Celebrating The Life Linguistic – Or Just Chatting Shit With Copywriters?
For those of you who aren’t quite as sadly dedicated as I am – Copy Cabana is the name given to the gathering of over 300 copywriters to talk about words. And believe me, the very best words were on display. From the moment the first people sidled through the doors (and were then told off and sent away for being 10 minutes early), the room was buzzing with ideas chatter that could only come out of copywriters.
It. Was. Amazing.
It was great fun too. I’m really glad I didn’t bother with heavy eye-makeup, because the speakers had me staring wide-eyed in wonder, laughing so hard I was in tears (I’m pretty sure the guy next to me thought I was having a nervous breakdown) and moved to the point of tears. I left feeling inspired, uplifted, and I’m pretty sure I drove my husband mad on the drive home with my excitable chattering. But I also learned some pretty amazing stuff too, and I wanted to share that with you lot. Because you all deserve to learn too! Strap in guys, this is a long one.
Fall in Love With The Devil In The Detail
Sarah Topping was the speaker I was most looking forward to seeing at the event, so when they announced that she was up first, I couldn’t contain the excited squeal (again, sorry Andrew!) Sarah Topping has my dream job, and I don’t think I’ve ever been more jealous of a human being. She cut her teeth by waddling through the Puffin/Penguin/Penguin random house offices writing all sorts of exciting and colourful copy. Sarah taught us all about the devil in the details, and how you really do need to put the research work in if you want great results. When creating book blurbs of a few hundred words, Sarah will read the entire book cover to cover, just in case the main character dies in chapter 4. Likewise, when writing anything you should know all of your facts before you start, or else you could write something completely wrong.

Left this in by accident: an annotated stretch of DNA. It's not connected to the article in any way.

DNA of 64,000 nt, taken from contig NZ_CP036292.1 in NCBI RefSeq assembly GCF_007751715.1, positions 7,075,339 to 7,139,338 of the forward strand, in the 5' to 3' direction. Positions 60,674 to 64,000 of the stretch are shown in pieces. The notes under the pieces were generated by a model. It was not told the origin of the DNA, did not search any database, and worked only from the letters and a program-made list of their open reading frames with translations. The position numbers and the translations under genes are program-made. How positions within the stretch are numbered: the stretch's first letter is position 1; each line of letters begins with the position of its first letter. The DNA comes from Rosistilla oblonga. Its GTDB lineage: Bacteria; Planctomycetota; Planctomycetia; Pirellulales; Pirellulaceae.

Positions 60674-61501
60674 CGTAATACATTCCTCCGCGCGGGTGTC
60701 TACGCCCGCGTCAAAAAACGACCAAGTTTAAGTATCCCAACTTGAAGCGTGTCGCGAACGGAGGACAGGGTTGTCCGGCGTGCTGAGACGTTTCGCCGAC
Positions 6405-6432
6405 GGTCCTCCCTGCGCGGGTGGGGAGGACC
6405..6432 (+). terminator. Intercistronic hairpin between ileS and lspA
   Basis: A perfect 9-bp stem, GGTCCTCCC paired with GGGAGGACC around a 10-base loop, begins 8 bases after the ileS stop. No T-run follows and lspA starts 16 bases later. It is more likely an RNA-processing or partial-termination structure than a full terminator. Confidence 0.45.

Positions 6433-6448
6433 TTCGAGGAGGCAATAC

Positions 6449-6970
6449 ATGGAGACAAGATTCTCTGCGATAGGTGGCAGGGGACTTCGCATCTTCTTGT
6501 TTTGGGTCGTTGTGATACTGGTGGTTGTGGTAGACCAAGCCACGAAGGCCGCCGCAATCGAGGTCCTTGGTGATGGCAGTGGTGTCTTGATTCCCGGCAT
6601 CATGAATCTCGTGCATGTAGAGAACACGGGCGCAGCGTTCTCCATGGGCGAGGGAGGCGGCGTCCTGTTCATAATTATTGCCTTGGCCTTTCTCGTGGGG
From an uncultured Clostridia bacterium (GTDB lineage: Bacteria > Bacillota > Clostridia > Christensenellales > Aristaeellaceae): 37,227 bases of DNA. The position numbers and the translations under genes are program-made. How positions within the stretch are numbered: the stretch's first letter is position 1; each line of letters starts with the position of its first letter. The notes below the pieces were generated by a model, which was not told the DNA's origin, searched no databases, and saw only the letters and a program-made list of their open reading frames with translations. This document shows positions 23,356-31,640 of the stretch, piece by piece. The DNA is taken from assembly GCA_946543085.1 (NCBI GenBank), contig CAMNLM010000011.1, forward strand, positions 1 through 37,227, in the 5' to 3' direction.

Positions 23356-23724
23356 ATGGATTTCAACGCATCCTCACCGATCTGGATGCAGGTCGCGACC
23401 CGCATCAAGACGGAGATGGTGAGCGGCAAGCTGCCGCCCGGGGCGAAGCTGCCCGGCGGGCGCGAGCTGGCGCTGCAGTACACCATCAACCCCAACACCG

Seriously people, do your research.
The Robots Are Coming
I have never heard such a simultaneously terrified and angry outburst as when Glenn Sturgess and Pete Stephen announced that the robots are coming to steal copywriters jobs. This fantastic and informative talk had us all panicking that in 20 years, AI will be so sophisticated that it can write copy better than us. They even gave us a lovely poem, written by AI:
‘But it’s not all doom and gloom!’ they cried. ‘Copywriters just need to adapt!’ So instead of fearing the robots, we should be using their unlimited analytical and pattern recognition to test and improve our own writing (while we still can). In 20 years, we may be calling ourselves digital anthropologists instead of copywriters.
Everyone Loves Ice Cream
Next up was the most delicious speaker of all – Kerry Thorpe, Communications Lead for Ben & Jerry’s ice cream. Once I had got over my sudden desire to work at Ben & Jerrys (dogs, picket fence desks and 2 pints of free ice cream a day?!), Kerry revealed to us that that carefully crafted whimsical tone we see plastered over ice cream tubs isn’t all it seems. Instead of being just a clever piece of marketing tone, the teams at Ben & Jerry’s really live and breathe the ethos. Social responsibility, cheeky fun, experimentation and truly amazing ice cream – that’s what they’re all about. Kerry reminded us that companies who truly embrace their identity are the ones that create these standout brands. They do what they love, and it shines through in everything.
Care, And Care Hard
A surprise insertion, the 4th speaker at this illustrious copywriting conference was….
A window cleaner.
Yes, you read that right. But he was a window cleaner who reminded us that we do our best work when we actually care about our customers. The same goes for any business, any service, anything. Care, and care hard. Or what’s the point?
Avoid Going Up Shit Creek
These ladies truly amazed me, in part because they run their content marketing school from a pub, and that’s pretty awesome. But they’ve also created some amazing graphics that describe exactly what the content marketing journey is like, and give you a compass to navigate it with. For example, their map of ‘content island’, which needs no follow-up:
They encouraged us as copywriters to get a bit more involved in the content strategy element of what we do, and help our clients do the same. Something I fully plan to embrace (watch out clients!) They also provided me with my first favourite quote of the day:
‘Dogs aren’t just for Christmas, and content writers aren’t just for web copy’
Something About Poetry